Here’s an idea. Why not turn Fontein, the restaurant on top of Hofplein 19, into a scenic viewpoint? Ascend to see Rotterdam Central District (RCD) at your feet, then grab a bite to eat in the rooftop restaurant where Chef Ronald Koolmees serves up his creative creations.
This is a good segue into something I’d like to say about the importance of cafés, restaurants, pubs, bars and nightclubs in RCD. More to the point, about how important they are – with stars or without – for keeping a city alive. Alongside cultural venues, drinking and dining establishments are the pulse of a place and what make any urban centre appealing. If that pulse stops, it goes dead and barren.
I can still see and feel Roeland Flierman of Mess Group, in the spring of 2020, gazing sadly across the fences and barbed wire blocking access to Biergarten. In the depths of the pandemic, I regularly walked through RCD. Everything was shuttered, dead, deserted. Above all, there was deafening silence. Biergarten – that pioneer of serendipitous encounters between suited and booted office workers and longboard-toting creatives – sat abandoned. Normally, the sun-drenched wooden staircase is the place to meet. Now, it wasn’t.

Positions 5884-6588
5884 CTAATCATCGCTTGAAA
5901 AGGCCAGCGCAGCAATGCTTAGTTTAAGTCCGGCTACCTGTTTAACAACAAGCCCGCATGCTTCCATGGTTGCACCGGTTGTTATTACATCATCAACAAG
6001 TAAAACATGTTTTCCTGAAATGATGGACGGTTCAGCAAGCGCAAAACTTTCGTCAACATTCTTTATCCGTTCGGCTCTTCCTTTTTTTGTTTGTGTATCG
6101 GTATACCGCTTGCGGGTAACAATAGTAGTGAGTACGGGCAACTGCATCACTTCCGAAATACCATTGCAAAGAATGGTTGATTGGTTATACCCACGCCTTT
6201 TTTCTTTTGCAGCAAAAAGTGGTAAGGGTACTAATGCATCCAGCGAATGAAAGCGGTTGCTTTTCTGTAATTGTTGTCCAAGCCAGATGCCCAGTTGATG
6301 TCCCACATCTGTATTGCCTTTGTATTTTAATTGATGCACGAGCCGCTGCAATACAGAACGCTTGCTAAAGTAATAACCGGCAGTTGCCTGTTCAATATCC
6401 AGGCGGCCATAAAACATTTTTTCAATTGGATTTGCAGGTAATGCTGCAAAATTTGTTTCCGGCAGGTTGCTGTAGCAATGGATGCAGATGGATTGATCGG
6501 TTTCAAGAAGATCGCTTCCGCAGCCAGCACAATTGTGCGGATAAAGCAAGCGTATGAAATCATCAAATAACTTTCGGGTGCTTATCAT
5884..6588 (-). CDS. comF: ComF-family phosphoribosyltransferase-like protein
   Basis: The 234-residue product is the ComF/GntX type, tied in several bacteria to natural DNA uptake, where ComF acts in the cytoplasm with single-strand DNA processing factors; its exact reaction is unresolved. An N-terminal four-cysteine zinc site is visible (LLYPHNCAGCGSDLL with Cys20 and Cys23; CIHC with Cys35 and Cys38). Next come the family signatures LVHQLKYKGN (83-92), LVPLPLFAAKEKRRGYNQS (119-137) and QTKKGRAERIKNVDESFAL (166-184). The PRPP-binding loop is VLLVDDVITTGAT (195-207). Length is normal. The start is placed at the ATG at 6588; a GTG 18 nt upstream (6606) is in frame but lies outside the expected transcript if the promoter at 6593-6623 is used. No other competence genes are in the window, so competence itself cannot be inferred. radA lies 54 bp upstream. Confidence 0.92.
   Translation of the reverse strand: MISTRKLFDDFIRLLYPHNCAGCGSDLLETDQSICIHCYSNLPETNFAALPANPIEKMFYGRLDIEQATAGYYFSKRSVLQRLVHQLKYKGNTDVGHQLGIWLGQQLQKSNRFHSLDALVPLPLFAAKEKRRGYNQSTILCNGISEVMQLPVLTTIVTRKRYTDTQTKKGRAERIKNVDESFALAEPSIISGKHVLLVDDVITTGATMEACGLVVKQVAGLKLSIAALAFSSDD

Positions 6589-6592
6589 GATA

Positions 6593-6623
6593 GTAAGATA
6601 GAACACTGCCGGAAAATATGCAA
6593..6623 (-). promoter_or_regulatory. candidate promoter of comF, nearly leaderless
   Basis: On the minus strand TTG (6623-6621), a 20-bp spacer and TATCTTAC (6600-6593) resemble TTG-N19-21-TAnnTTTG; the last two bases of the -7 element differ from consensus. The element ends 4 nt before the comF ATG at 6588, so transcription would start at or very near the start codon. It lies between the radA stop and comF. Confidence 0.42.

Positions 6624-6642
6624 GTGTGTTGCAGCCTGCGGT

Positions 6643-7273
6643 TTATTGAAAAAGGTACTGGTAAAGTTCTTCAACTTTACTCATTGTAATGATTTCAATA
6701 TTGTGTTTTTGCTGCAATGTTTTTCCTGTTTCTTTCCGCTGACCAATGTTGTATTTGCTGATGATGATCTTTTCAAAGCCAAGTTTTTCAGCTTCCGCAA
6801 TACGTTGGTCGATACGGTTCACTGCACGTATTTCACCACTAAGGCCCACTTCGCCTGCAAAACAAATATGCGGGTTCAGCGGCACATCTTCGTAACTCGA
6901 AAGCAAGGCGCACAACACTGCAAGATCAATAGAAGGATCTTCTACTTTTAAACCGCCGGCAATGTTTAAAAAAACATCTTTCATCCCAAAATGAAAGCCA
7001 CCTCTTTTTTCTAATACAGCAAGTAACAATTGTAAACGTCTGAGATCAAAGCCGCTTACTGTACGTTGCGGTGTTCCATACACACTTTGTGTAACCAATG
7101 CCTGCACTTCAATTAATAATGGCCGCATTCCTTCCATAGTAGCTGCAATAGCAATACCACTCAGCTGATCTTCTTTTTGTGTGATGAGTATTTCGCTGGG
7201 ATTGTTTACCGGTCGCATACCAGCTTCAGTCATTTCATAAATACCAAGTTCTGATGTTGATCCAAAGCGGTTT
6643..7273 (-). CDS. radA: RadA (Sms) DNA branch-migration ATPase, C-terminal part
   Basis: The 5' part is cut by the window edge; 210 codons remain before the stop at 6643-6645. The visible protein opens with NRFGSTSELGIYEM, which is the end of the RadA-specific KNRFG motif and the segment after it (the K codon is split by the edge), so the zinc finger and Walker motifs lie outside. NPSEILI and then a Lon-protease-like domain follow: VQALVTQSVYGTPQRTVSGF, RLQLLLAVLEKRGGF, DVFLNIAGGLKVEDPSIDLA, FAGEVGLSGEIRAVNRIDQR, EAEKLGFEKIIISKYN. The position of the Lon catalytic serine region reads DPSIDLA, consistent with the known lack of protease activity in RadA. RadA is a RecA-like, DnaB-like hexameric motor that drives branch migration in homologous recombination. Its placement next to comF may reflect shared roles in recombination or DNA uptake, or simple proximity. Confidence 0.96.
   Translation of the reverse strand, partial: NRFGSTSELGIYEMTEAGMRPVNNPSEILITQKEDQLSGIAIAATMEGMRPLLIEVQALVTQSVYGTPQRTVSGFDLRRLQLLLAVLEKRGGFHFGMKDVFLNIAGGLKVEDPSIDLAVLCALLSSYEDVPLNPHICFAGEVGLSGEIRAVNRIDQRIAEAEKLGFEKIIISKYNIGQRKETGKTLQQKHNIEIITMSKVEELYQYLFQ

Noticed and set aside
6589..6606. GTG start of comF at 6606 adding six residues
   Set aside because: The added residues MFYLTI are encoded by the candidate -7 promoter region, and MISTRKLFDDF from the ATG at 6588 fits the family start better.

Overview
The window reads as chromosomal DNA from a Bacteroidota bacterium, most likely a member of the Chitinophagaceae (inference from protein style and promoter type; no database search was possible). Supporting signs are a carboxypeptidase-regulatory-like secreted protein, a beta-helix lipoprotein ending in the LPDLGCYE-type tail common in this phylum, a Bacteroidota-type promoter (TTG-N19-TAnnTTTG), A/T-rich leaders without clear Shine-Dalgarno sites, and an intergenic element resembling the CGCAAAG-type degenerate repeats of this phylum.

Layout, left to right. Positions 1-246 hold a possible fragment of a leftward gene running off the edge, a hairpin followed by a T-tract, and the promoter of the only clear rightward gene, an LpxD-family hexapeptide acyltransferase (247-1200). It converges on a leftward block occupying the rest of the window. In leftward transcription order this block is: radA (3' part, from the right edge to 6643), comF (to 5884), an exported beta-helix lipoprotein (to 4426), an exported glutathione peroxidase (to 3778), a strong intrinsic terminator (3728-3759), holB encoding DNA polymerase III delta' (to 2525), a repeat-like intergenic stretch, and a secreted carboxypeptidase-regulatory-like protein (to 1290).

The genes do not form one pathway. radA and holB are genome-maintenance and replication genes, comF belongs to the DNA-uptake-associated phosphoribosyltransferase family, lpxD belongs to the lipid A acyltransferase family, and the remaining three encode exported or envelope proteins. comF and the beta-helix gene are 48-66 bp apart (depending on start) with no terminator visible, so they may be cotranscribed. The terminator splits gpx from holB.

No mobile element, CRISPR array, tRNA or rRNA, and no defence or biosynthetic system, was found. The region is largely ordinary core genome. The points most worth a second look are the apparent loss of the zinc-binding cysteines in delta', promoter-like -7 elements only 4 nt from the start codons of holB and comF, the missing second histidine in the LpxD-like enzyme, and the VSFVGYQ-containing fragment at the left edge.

A wispy cloud veils the sun as Ron de Jong and I stare down towards the Weena café-bar from the terrace of his rooftop restaurant. De Jong, like Flierman, is a restaurateur in RCD. From his rooftop restaurant, Fontein, he gazes towards Weena, his other establishment in RCD. He sees and feels that, in spite of all the uncertainties, the pulse is stuttering back to life. In fits and starts, Holland is gradually unlocking.
The next day, I see, feel and taste the pulse that De Jong was talking about. Wilfried de Jong, Benjamin Herman and Cathelijne Beijn, better known as DJ Rita Lynn, are standing behind a DJ mixer, spinning sizzling new and old jazz out in front of the Bird jazz stage. Rotterdam is jazz – jazz is Rotterdam. But right at this moment, jazz is the AED of RCD. As dusk falls, Hofplein 19 and Hofplein 20, aka Hofpoort, rise up, and Andre, my server, pours an excellent Perrin Luberon. Later, walking across Biergarten, I see more signs of life. Slowly but steadily, our pulse is returning.
Let’s show our local hotspots some heart; they’re the ones putting the jazz into our daily lives.